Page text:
Anchorage Assemblyman introduces privacy from drones ordinance
An ordinance designed to protect the public from the spying eyes of drones will be introduced at the Anchorage Assembly Monday night.
Sponsor Patrick Flynn said the ordinance is meant to discourage some very specific behavior.
“This is the neighbor bugging you while you are trying to enjoy the privacy of your back yard or your deck,” Flynn explained.
The Alaska constitution already gives Alaskans a right to privacy, but Flynn said in Anchorage, there has never been a way to enforce that when it comes to drones.
Flynn’s ordinance would ban flying a drone closer than 50 vertical feet above the roofline of a private home or business without permission. Flynn said the ordinance would not ban flying next to a private structure as long as the drone didn’t cross over the property line. He proposed a range of fines, depending on the number of previous offenses. A first-time offense would incur a fine of $50 to $300, with each additional offense increasing in price up to a maximum of $600 per offense, according to the proposal.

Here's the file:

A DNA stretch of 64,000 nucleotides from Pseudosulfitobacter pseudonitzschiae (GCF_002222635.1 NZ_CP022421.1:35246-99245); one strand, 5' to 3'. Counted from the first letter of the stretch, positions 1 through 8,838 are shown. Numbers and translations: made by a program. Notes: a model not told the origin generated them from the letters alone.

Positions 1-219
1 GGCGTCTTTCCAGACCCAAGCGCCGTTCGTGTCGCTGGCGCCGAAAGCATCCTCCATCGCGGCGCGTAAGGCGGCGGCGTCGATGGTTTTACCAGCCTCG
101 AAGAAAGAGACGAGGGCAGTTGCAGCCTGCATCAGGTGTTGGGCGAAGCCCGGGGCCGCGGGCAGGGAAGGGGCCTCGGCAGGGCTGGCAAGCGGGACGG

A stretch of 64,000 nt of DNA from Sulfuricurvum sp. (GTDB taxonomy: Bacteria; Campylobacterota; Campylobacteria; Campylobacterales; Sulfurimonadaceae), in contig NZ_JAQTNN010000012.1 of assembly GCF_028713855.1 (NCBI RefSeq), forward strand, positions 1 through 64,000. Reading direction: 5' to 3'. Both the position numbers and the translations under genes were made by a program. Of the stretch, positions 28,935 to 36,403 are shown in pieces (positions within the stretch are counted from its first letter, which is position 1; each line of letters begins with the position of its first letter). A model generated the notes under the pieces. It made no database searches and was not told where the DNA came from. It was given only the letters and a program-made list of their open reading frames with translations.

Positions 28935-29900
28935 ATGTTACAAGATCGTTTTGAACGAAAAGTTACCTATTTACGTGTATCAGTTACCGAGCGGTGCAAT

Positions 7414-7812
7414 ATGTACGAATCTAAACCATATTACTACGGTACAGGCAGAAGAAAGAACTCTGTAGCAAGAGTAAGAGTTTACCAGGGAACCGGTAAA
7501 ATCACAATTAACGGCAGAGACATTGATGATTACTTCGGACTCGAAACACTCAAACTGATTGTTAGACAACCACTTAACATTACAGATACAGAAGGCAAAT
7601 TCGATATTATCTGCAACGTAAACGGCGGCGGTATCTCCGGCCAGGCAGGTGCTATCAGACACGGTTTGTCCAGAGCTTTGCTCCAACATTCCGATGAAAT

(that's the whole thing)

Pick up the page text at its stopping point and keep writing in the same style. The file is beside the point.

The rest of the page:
Flynn said he’s gotten some pushback from commercial drone operators who worry the restrictions would impact their business, but the Assemblyman said that was not his intent. He also said he’s heard from people who have had close encounters with drones.
“I’ve been surprised by the number of emails I’ve already received from people who say, ‘my neighbor’s been spying on me,’ ‘I had to swerve out of the roadway because this drone was coming at me,'” he said. “There’s just some very interesting feedback I’ve already received.”
Public comment will not be held Tuesday night for the measure. After it is introduced, the public will have an opportunity to weigh-in on the ordinance at a later date.
The post Anchorage Assemblyman introduces privacy from drones ordinance appeared first on KTVA 11.